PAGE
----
Taking a Look at Women’s Parity
September 26, 2021
Women are 51 percent of the population, yet we are still less than one-quarter of our country’s leaders. Ms. Magazine has done a compilation of fascinating articles (see the section here) that details the quest to increase the number of women in leadership positions in the U.S. Head here to read about Kathy Hochul, the new governor of New York who is the first woman to hold that position. As one of her first actions, Gov. Hochul appointed two women to top leadership positions in her cabinet. And here is a story on the new woman head of the AFL-CIO. More good news was President Joe Biden’s pledge, on Women’s Equality Day last month, to continue the work to protect and advance voting rights.
But there is not-so-good news, too. The Gender Parity Index of the nonpartisan organization RepresentWomen was the topic of this piece in The Fulcrum, pointing out that just under one-quarter of all major elected officials in the country today are women – an increase of less than 1 percent from 2020. You can peruse the 2021 Gender Parity Index itself here, where you’ll see that the majority of states, including South Carolina, got a “D” grade on the index in 2021. (The index reflects women’s recent electoral successes at the local, state, and national levels on a scale of 0 (if no women were elected to any offices) to 100 (if women held all elected offices.)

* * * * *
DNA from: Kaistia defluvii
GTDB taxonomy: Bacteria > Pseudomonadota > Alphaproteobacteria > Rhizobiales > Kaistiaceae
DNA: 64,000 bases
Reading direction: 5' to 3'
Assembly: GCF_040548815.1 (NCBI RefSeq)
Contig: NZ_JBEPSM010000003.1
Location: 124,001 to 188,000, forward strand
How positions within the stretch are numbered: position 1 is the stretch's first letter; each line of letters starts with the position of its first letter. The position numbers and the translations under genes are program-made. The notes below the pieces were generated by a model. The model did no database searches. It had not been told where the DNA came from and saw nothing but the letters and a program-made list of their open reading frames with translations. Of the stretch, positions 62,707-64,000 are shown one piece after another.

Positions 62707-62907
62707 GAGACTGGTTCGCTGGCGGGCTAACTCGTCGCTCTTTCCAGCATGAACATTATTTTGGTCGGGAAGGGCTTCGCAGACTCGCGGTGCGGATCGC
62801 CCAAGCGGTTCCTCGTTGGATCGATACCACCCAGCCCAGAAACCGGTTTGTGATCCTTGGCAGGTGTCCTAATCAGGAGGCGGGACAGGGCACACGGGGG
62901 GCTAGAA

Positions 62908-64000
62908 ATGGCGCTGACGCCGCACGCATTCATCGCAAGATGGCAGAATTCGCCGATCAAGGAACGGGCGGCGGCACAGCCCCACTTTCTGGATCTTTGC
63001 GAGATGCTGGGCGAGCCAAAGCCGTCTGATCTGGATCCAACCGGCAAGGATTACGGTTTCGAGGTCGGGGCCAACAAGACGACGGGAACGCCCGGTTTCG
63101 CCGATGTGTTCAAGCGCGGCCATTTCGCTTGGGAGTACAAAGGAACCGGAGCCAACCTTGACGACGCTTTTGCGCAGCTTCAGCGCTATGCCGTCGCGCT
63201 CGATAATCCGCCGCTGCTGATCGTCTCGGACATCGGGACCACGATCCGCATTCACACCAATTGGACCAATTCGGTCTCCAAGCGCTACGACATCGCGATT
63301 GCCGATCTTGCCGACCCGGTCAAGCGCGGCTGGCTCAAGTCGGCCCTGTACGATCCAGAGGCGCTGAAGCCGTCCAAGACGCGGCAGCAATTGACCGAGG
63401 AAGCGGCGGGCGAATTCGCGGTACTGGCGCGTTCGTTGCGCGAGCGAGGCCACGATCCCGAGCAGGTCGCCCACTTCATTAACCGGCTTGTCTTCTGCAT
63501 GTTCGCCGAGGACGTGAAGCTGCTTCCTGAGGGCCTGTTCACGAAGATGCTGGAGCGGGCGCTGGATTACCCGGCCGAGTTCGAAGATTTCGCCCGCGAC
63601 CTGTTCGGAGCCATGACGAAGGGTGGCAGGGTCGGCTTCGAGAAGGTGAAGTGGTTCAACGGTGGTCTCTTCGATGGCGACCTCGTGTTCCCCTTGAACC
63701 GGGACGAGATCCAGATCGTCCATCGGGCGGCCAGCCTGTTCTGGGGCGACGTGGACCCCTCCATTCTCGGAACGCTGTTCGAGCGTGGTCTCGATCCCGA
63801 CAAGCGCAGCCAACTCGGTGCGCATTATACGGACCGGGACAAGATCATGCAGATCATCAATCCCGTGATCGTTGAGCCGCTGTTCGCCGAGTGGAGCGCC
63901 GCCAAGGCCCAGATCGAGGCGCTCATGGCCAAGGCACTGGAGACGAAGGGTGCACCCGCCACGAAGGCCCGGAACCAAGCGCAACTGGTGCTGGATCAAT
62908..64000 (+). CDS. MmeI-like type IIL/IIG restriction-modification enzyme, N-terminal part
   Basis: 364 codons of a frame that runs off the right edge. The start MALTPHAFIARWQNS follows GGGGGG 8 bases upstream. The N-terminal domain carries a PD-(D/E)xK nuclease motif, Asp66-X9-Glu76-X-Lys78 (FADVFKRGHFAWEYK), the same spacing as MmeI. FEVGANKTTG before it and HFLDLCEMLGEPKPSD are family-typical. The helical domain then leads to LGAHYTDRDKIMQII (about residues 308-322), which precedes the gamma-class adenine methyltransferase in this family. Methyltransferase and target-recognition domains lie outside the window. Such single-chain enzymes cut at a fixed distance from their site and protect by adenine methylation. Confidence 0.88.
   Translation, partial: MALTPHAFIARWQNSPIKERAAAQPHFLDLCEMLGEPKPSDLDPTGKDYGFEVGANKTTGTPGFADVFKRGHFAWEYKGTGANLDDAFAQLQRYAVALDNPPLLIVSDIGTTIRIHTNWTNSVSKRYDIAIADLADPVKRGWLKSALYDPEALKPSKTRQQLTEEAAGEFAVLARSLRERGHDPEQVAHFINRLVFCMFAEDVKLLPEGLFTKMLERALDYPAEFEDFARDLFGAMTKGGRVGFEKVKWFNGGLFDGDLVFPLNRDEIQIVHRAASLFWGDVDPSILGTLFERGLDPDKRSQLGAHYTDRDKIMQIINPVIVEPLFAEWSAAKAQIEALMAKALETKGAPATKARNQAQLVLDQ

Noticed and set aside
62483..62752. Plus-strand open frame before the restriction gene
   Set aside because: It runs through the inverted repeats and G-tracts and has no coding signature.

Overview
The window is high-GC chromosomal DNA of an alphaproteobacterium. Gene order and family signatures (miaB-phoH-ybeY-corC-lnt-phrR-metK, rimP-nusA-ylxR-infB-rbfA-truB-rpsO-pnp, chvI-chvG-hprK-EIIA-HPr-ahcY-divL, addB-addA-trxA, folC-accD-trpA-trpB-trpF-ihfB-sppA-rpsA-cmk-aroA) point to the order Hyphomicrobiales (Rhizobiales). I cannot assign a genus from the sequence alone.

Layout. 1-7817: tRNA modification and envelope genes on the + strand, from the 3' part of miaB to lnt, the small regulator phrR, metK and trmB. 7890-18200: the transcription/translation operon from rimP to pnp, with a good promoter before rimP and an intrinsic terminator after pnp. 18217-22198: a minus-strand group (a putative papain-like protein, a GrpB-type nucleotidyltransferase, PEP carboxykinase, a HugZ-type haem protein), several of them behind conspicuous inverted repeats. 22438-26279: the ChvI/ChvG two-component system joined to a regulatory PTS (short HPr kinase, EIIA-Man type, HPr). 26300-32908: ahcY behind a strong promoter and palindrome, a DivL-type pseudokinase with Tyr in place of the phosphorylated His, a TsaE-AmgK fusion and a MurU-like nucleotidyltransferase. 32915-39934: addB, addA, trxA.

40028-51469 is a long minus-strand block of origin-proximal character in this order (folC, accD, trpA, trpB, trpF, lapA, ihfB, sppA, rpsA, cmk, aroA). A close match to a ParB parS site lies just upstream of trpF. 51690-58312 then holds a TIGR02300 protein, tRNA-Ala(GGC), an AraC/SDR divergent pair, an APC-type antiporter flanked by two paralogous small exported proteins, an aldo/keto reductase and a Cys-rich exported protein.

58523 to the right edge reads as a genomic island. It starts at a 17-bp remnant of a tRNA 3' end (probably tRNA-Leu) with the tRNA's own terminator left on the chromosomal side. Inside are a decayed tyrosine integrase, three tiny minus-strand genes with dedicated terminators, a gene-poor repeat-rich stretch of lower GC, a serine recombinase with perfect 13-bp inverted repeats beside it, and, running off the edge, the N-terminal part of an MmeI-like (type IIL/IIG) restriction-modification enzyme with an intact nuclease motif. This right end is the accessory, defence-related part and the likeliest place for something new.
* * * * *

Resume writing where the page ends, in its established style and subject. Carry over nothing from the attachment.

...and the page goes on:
In 2021, South Carolina’s score on the Gender Parity Index was 20.3, somewhat better than in 2020, when it was 17.8. This underscores the importance of voting in ALL elections. This fall, local elections will be held throughout the state for town and city councils, school board, mayor, and others. These local elections have an enormous impact on our day-to-day lives, yet voter turnout in non-Presidential election years usually is dismally low. Often, municipal races are decided by just a handful of votes. One of those deciding votes could be yours.
Jan Collins is a Columbia, South Carolina-based journalist, editor, and author. A former Nieman Fellow at Harvard and former Congressional Fellow in Washington, D. C., she is the coauthor of Next Steps: A Practical Guide to Planning for the Best Half of Your Life (Quill Driver Books, 2009).